Unlike conventional touring cycling whereby you’ll often see cyclists carrying large pannier bags on the frames of their bikes mountain biking tends to be all about a culture of ‘travelling light’ in order that the bike performs over rough terrain to the peak of its capabilities. Therefore, you won’t often see mountain bikers laden down with much equipment.
However, they still need to be prepared for all eventualities, especially on longer trips so it’s important that they’re at least equipped with the essential items just in case.
As for clothing, most mountain bikers like to keep things ‘light’ so will usually come prepared and simply wear shorts and a T-shirt or, perhaps, a cycling jersey. Depending on the length of the trip, the weather and whether or not you’re camping overnight, carrying a lightweight fleece and waterproof jacket are also advisable and fairly light and easy to store. They can always be tied around your waist if you’re not carrying a backpack or have no other place to stow them away, although you should ensure that anything tied around your waist is kept away from any moving parts of the bike.
By the very nature of the terrain, mountain bikes are always more susceptible to suffering tyre punctures and other mechanical problems than a conventional road bike. A spare inner tube (or even two if you have space) should be carried along with tyre levers and a bicycle pump.
Fortunately, long gone are the days when you needed to carry almost your Dad’s entire tool kit with you when you went out cycling. Mountain bikes are designed to need as few tools as possible. There are multi-tools kit where both spanners and Allen keys are incorporated into one simple lightweight tool but other items might include a standard screwdriver, an open ended spanner, suitable Allen keys, chain tool, spoke key and a pair of pliers just in case.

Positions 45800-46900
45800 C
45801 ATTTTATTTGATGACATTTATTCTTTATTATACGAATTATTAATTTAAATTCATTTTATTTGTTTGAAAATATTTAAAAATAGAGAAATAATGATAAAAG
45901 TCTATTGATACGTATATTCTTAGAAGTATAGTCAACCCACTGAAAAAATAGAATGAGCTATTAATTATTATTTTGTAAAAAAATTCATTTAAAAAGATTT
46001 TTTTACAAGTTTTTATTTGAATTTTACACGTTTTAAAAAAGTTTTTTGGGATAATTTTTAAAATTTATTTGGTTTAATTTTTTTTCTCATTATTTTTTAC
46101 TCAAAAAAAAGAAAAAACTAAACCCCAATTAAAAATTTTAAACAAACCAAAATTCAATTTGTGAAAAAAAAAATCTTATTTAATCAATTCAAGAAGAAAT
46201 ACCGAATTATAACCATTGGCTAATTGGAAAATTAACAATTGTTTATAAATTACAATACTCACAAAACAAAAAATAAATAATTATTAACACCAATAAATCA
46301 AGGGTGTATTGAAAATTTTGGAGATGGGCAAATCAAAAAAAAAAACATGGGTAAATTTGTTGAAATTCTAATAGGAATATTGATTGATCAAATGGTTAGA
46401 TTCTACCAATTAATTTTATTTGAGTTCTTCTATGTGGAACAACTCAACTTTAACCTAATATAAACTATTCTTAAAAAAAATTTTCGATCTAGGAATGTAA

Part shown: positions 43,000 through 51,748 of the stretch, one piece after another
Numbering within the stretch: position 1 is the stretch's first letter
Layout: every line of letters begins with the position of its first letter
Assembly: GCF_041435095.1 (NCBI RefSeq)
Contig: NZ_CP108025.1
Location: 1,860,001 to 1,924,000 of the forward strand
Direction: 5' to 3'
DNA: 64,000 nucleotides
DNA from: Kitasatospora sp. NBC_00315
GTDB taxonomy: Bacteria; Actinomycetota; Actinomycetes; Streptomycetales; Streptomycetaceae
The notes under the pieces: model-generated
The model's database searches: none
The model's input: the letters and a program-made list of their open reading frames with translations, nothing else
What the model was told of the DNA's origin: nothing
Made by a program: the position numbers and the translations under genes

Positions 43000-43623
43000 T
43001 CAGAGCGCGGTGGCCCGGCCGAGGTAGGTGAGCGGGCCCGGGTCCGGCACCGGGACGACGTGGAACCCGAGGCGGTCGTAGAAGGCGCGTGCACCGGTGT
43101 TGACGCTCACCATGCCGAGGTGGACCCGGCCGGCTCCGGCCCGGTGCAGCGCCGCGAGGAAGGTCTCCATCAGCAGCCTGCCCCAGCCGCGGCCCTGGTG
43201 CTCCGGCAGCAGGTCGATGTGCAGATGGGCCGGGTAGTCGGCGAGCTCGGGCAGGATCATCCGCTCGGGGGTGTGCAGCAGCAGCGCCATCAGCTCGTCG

Mountain biking is thirsty work, especially when the weather’s hot. You may need to carry more than one bottle of water if your route is long and you know there are no places to stop on the way or aren’t sure. Always make sure you take enough water to cover the duration of the trip. Energy bars to eat or some chocolate can also make the difference on a long ride and are easy and lightweight to carry but be sure to keep them cool and away from direct sunlight.
First Aid Kit and Other Items
You should always ensure that at least one member of your biking group is carrying a basic first aid kit and knows how to use it. Suntan lotion and sun block is also recommended if you’re out cycling in the sunnier months. And, remember, when you’re cycling at high altitude, you can still get sunburnt or suffer from sun stroke, even if it feels chilly.
Apart from the above, essentials to take with you will vary from trip to trip and from group to group but, as with any outdoor activity, it’s important to be well prepared.